After landing in Dubbo, Prince Harry and Meghan Markle visited Victoria Park for a picnic to celebrate the spirit of the community within the region.
However, they were not the only guests well received. After fighting the drought over the past few years, Dubbo experienced heavy rain when Harry, 33, took the stage to deliver a speech.
The unexpected rains proved to be a great surprise for the community of Dubbo and Harry and Meghan.
The prince did everything possible to keep his pregnant wife dry and could be seen sweetly protecting the ex Costumes actress, 37, under an umbrella. But his other duty was, so Harry gave Meghan the umbrella so he could stay dry while he took the stage.
Showing that they are the perfect team, the real pregnant woman then walked on stage and insisted on returning the favor, protecting him while speaking to the crowd. Appreciating his gesture, the prince said: "It's okay, I have my wife".
"Our region has been affected by a terrible drought, so we are very happy that you can bring that terrible English climate here with you," Mayor Ben Shields joked before welcoming Harry.
Harry began his speech praising the people of Australia and the people of the countryside saying: "you are the salt of the earth, honest, hardworking and as hard as they come and that resistance, a sense of humor and commitment to the land are The qualities that make you unique. "
"You are the backbone of this country," Harry continued. "The rich traditions of the Australian outback are legendary. You have a lot to be proud of. But I know that life has not been easy. "
Like Mayor Shields, Harry also joked about the rain saying it was a "gift", but changed the conversation to a more serious note by noting that the weather was not enough to end the long drought in the region.
Harry, who has been open about his own struggles with mental health, also addressed another very serious impact of the drought: an increase in suicide among young men in rural areas.
"You just had two years of drought and, despite the recent welcome rain, it's going to take a lot longer and a lot of time to recover," Harry continued.
"It must be hard not to lose hope when you endure so many dry months that you end up knowing you are powerless to do anything about it."
"We know that suicide rates in rural and remote areas are higher than in urban populations and this may be especially true among young men in remote regions," he continued.
"But out of all that, here is what I also know, you are a great community and with that comes an unparalleled level of support and internal understanding."
The prince told the crowd that it is critical that they ask for that help.
"You need to know that part of being strong and hard is having the courage to ask for help when you need it. You must not suffer in silence.
"But what you need to know, part of being strong and hard is having the courage to ask for help when you need it. You should not suffer in silence.
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Speaking on his own trip, Harry added: "You are all in this together and, if I can say, personally, we are all in this together. Because asking for help was one of the best decisions I've made. You will be continually surprised at how life changes for the better. "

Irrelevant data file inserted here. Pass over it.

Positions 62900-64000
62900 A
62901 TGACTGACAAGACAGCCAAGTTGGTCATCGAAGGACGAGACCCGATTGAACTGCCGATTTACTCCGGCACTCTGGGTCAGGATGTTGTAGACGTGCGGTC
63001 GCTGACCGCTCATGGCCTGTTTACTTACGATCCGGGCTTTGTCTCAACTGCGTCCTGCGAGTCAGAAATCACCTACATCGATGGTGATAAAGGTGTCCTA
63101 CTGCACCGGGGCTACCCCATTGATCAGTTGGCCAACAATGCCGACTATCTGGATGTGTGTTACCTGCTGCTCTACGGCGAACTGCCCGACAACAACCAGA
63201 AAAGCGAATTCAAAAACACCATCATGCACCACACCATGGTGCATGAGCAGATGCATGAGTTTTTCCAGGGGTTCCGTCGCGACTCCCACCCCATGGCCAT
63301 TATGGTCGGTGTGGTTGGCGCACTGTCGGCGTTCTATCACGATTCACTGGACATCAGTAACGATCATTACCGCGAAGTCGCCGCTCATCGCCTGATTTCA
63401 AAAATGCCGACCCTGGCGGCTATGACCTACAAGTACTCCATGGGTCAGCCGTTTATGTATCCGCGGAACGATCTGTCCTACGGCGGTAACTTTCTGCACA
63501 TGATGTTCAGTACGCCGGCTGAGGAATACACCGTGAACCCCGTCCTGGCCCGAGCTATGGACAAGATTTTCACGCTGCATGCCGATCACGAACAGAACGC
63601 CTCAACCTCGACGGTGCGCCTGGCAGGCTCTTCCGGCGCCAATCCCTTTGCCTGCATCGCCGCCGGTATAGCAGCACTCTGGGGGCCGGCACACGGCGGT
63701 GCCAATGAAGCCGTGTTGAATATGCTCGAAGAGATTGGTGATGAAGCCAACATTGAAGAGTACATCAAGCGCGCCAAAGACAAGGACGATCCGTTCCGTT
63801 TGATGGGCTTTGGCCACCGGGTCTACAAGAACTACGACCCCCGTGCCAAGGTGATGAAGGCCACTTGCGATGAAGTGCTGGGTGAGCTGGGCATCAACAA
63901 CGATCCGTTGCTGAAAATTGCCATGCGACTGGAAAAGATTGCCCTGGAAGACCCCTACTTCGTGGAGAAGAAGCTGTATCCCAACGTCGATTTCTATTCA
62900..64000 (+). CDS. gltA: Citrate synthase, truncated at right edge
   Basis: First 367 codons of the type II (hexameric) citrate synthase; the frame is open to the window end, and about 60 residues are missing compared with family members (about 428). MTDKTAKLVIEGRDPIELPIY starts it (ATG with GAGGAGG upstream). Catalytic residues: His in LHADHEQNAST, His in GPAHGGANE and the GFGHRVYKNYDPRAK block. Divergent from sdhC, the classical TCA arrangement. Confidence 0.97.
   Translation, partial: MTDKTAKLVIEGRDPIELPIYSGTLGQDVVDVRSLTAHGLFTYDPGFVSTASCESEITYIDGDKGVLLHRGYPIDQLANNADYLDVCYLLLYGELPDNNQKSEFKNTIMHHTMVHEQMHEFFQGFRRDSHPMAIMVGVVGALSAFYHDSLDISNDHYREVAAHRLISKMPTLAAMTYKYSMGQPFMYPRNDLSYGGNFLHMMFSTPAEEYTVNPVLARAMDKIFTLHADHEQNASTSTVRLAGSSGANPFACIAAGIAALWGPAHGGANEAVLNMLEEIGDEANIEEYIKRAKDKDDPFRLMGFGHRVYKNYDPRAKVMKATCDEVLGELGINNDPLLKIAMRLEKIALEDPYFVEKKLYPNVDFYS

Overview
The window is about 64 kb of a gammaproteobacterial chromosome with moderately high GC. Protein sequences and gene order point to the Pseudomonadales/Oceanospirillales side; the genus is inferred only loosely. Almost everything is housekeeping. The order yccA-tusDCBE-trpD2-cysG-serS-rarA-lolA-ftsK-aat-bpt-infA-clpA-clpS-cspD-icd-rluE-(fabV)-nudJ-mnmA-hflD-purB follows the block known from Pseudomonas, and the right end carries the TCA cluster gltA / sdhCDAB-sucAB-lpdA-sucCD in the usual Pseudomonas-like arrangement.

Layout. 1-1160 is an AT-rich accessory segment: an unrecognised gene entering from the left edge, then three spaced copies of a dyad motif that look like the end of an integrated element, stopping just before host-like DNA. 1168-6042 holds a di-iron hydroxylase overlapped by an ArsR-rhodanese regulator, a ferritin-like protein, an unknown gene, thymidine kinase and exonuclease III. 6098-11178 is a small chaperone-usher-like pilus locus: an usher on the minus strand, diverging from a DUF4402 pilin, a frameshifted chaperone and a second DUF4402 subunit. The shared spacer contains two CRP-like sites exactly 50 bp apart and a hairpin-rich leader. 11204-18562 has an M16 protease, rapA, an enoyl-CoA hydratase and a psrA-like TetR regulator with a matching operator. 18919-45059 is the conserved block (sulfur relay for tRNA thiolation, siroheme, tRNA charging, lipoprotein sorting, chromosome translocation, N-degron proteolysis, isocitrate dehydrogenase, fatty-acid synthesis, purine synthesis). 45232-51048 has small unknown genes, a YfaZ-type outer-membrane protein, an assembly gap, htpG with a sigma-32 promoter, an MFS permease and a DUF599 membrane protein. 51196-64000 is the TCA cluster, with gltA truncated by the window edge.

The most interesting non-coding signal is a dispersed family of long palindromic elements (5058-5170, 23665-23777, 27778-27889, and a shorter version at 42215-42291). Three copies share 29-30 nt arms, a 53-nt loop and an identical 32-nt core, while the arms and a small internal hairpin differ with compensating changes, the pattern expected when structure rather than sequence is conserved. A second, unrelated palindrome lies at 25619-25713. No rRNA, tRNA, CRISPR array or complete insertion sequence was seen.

Harry previously revealed that he sought counseling for years after the death of his mother, Princess Diana. During an interview with The TelegraphHarry admitted that he recently addressed his pain when he was 28 years old after struggling with anxiety and the feeling of wanting to hit someone.
The monumental rain came shortly after Harry and Meghan met with a local family that is the fourth generation of breeders and sheep to hear their experiences with the drought. Family members are working to find ways to cope with the changing environmental condition, which has impacted the majority of New South Wales, according to 9 News.
While learning from farmers Scott and Elaine Woodley and their 23-year-old daughter Laura, Meghan and Harry also had the opportunity to feed the cattle, which consisted of throwing a mixture of grains into piles of hay.
Despite being approximately 12 weeks pregnant, Meghan was as involved as Harry and was seen rolling up while feeding the animals.
However, only moments later, Meghan and Harry were led to a living room where the former Costumes The actress was given a glass of water to cool off.
Of course, this is not Prince Harry's first time with the cattle. In 2003, Harry took a sabbatical and worked as a boat at the Tooloombilla station in central Queensland after graduating from Eton.
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The first major stop for Harry and Meghan on their 16-day tour after a welcome reception was at the Taronga Zoo in Sydney, where they met with conservation scientists who are working to reduce illegal wildlife trafficking.
Harry thanked Australia for the "incredibly warm welcome" they had received and the "opportunity to meet Australians from all walks of life" during a reception later that day.
"We also really could not think of a better place to announce the next baby," he continued, "whether it's a boy or a girl."
The objective of his trip is "to focus on youth leadership and the projects that young people undertake to address the social, economic and environmental challenges of the region," the palace said in a statement. Harry "is particularly interested in highlighting these youth-led initiatives in his new role as Commonwealth Youth Ambassador, and in highlighting the work and aspirations of youth across the Commonwealth."